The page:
community

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Ideas For Innovators

Richard Pizzi | Healthcare IT News | March 3, 2013

Alex Fair, founder and CEO of MedStartr.com, says you must listen and ask the right questions. Read More »

International Meeting Of Crowdsource Mapping Successfully Concluded

Press Release | UN-SPIDER, United Nations (UN) | December 6, 2012

On 5 December 2012, UN-SPIDER concluded a three-day international expert meeting on the topic of Crowdsource Mapping for Disaster Risk Management and Emergency Response. Read More »

Jeremy Rifkin Unveils a Return to the Local in an Interconnected Future

Jeremy Rifkin is always predicting an avalanche of change: substitutes for human labor in The End of Work, pervasive genetic engineering in Algeny, and so on. Several interlocking themes run through his latest book, The Zero Marginal Cost Society. Behind everything lies the renewed importance of local resources: local energy production, local manufacturing, local governance. And the Internet that ties us all together (evolving into the Internet of Things) will, ironically, bolster local power.
To explain this apparently contradictory evolution, let me summarize the main trends Rifkin covers in this book.

Read More »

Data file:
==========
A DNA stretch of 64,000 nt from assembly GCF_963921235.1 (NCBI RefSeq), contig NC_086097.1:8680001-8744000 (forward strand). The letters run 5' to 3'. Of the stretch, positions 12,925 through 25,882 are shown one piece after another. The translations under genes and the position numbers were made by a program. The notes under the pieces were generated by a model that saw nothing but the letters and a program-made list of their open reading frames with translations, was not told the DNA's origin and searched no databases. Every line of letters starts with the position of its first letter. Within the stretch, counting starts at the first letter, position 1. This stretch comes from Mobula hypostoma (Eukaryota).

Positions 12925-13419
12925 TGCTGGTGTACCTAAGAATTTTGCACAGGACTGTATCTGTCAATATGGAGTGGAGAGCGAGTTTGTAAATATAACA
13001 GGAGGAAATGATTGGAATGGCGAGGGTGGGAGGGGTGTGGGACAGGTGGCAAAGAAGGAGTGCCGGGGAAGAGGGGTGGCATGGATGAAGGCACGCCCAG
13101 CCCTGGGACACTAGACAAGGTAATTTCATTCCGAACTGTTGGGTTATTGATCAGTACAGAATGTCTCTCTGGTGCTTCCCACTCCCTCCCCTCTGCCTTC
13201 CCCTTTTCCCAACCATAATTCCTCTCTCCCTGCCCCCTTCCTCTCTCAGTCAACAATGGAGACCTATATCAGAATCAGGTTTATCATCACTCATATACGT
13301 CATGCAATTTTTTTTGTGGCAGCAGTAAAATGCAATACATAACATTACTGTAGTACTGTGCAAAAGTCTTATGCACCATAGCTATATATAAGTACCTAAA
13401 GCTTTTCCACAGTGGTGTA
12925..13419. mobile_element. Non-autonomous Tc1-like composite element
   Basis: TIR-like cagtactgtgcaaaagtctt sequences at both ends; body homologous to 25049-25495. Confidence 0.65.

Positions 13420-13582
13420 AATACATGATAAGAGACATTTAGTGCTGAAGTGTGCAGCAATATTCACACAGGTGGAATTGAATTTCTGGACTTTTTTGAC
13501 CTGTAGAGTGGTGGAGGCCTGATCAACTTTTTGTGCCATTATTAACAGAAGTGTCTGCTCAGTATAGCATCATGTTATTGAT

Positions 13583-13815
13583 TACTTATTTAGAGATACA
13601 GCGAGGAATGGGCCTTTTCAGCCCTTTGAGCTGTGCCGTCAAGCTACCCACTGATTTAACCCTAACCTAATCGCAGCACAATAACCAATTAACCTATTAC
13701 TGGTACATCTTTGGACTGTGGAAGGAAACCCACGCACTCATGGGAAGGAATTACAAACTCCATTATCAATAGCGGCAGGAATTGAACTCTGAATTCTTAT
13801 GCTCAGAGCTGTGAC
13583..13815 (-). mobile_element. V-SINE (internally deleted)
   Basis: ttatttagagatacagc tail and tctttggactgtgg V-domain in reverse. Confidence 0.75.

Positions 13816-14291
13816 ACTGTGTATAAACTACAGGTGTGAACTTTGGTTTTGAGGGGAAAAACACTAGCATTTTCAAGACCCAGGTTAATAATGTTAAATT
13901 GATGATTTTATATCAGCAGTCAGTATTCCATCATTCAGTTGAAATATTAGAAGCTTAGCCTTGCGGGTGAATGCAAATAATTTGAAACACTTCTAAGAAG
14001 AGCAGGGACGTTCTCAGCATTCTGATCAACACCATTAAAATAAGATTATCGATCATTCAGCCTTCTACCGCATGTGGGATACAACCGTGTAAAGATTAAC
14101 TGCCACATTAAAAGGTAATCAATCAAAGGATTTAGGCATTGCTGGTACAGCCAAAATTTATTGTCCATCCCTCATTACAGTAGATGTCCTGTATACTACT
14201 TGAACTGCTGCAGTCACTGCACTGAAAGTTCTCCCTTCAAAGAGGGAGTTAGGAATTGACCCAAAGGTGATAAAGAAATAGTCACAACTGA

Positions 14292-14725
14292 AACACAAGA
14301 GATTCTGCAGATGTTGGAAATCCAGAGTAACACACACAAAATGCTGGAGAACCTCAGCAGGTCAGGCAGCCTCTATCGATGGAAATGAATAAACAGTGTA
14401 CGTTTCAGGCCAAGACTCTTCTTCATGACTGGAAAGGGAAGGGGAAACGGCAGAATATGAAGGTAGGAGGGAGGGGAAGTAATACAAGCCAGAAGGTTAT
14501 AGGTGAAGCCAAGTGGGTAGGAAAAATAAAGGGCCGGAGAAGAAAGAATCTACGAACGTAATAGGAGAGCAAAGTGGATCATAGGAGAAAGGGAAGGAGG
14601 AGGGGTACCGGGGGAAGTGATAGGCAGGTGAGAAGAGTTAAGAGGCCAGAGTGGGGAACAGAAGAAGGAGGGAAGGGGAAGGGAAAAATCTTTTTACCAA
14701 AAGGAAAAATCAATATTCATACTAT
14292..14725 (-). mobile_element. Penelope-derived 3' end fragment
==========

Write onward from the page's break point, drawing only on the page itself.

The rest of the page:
Joyent Partners With Canonical On Customized Ubuntu As A Cloud Service

Sam Dean | GigaOM | February 20, 2014

Joyent, well-known on the cloud computing scene and a growing player in Big Data analytics, announced a partnership with Canonical today to provide customers with optimized and supported Ubuntu server images in the Joyent Cloud. Effectively, users will be able to leverage a Canonical-customized Ubuntu in the cloud. [...] Read More »

Kickstarter Doesn't Do Healthcare, MedStartr Seizes Opportunity

Jen Wike | opensource.com | September 19, 2012

MedStartr is a new way to fund healthcare initiatives—think Kickstarter for doctors, patients, and what ails them. It's headed up by Mike Pence and Alex Fair, two guys of different backgrounds and expertise who've come together to share the same dream and passion for helping those in physical need. Read More »

Lessons Learned for Building an Open Company with Transparent Collaboration